Newington Junction

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The site of the Newington Junction Railroad Depot where the rail line crosses Willard Ave.
The Willard Homestead at 372 Willard Ave. in the Newington Junction area

Newington Junction is a section of the town of Newington, Connecticut. It is centered at the intersection of Willard Avenue (Route 173) and West Hill Road in the northwestern part of the town, in the area generally just south of the Hartford city line. The name of the area refers to the railroad junction where the railroad line from New Haven meets with the railroad line from Bristol and Waterbury. The development of Newington Junction as a result of the railroad was instrumental in the separation of the town of Newington from its mother town of Wethersfield.

The area is also architecturally significant for the range of styles used in houses built during the period of significance of the area. The neighborhood contains houses with architectural styles from the late 18th century to the early 20th century. For reasons of both historical and architectural significance, a significant portion of the neighborhood has been listed on the National Register of Historic Places as historic districts. The architectural centerpiece of Newington Junction is the Willard Homestead and the Newington Junction Railroad Depot located in the center of the neighborhood. Both properties are separately listed on the National Register. Because the central area is now surrounded by incompatible modern structures, the architecturally significant areas of the neighborhood have been grouped into three clusters, each designated as a separate historic district, namely, Newington Junction South, North, and West Historic Districts.

Historic districts[edit]

Newington Junction South Historic District[edit]

Newington Junction South Historic District
Newington Junction South Historic District, Newington, CT, 2009-08-24.jpg
Part of the Newington Junction South Historic District
Location 268--319 Willard Ave., Newington, Connecticut
Area 10 acres (4.0 ha)
Architectural style Late Victorian, Colonial, Gothic Revival
Governing body Local
MPS Newington Junction MRA
NRHP Reference # 86003462[1]
Added to NRHP June 2, 1987

The South district is located along Willard Avenue south of the intersection with West Hill Road (268-319 Willard Avenue). It consists of 9 contributing and 2 non-contributing properties over an area of 10 acres (40,000 m2). The houses here include examples of Late Victorian, Colonial, Gothic Revival styles, showcasing architecture from the period 1800-1924.

Newington Junction North Historic District[edit]

Newington Junction North Historic District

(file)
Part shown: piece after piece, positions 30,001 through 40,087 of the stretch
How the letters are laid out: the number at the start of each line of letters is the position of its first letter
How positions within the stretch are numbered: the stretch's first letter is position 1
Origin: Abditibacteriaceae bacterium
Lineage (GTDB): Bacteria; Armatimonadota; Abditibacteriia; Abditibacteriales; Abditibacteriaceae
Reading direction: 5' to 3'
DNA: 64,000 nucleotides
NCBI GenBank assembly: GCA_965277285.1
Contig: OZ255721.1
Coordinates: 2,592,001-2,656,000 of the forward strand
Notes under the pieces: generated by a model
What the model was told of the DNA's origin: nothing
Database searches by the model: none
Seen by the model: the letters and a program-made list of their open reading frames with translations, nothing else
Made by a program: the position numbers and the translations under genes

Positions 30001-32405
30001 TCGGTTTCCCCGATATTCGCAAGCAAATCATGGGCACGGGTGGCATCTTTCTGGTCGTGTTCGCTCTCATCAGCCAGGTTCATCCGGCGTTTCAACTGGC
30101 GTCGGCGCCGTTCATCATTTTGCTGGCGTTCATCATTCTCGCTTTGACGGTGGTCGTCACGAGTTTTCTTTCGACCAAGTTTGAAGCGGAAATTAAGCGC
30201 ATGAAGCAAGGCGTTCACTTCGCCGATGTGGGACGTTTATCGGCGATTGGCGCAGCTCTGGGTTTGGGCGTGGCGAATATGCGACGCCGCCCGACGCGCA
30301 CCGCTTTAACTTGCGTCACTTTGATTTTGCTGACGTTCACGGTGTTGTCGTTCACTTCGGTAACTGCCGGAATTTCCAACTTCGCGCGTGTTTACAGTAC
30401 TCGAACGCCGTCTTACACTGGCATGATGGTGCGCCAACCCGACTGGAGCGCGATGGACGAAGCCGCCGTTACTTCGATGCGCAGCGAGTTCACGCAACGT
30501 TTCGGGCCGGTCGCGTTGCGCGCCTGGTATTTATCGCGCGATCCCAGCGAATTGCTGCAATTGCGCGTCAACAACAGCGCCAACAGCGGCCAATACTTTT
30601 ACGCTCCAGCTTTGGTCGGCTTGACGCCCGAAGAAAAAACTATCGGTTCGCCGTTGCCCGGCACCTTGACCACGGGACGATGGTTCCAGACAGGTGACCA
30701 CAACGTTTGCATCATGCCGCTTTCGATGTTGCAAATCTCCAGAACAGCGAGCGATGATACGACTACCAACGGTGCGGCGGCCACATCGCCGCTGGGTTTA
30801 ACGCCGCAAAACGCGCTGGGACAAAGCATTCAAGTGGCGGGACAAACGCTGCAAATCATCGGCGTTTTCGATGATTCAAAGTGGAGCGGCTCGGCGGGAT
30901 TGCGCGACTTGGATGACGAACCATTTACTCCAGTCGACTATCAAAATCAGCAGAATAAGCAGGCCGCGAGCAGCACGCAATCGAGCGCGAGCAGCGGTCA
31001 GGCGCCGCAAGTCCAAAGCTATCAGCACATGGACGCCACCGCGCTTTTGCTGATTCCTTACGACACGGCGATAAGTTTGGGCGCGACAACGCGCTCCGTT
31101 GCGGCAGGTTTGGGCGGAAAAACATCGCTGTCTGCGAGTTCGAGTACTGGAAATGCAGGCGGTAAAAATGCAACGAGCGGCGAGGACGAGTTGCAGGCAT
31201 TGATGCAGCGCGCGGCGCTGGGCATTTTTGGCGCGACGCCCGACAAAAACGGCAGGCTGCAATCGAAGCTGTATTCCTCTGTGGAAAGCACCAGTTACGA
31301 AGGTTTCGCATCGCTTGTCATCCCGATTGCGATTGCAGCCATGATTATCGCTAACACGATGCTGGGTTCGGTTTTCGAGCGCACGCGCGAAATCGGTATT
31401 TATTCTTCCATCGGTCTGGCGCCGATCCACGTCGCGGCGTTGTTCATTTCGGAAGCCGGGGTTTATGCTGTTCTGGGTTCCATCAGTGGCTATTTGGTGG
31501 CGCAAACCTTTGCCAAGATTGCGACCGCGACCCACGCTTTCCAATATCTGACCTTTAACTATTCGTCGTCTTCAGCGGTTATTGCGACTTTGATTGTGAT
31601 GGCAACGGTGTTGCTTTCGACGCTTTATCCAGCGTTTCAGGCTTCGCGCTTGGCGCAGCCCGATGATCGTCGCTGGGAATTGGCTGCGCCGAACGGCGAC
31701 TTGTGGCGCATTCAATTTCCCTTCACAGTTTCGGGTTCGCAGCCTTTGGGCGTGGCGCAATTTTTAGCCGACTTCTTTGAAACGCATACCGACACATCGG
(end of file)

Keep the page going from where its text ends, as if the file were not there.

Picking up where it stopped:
Newington Junction North Historic District, Newington, CT, 2009-08-24.jpg
Part of the Newington Junction North Historic District
Location 55--108 Willard Ave., Newington, Connecticut
Area 10 acres (4.0 ha)
Architectural style Colonial Revival, Late Victorian, Queen Anne
Governing body Private
MPS Newington Junction MRA
NRHP Reference # 86003465[1]
Added to NRHP June 2, 1987

The North district is located along Willard Avenue north of the intersection with West Hill Road (55-108 Willard Avenue). It consists of 13 contributing and 3 non-contributing properties over an area of 10 acres (40,000 m2). The houses here include examples of Colonial Revival, Late Victorian, and Queen Anne styles, showcasing architecture from the period 1850-1949.

Newington Junction West Historic District[edit]

Newington Junction West Historic District
Location 175 and 181--183 Willard Ave. and 269--303 W. Hill Rd., Newington, Connecticut
Area 8 acres (3.2 ha)
Architectural style Colonial Revival, Late Victorian, Colonial
Governing body Private
MPS Newington Junction MRA
NRHP Reference # 86003464[1]
Added to NRHP June 2, 1987

The West district is primarily located along West Hill Road (269-303 West Hill Road) but also includes two additional properties on Willard Avenue near the intersection of Willard Avenue and West Hill Road. The district consists of 13 contributing and 3 non-contributing properties over an area of 8 acres (32,000 m2). The houses include examples of Colonial, Colonial Revival, and Late Victorian styles, showcasing architecture from the period 1650-1949.

References[edit]

  1. ^ a b c "National Register Information System". National Register of Historic Places. National Park Service. 2010-07-09. 

See also[edit]

Coordinates: 41°42′52″N 72°44′07″W / 41.7144°N 72.7352°W / 41.7144; -72.7352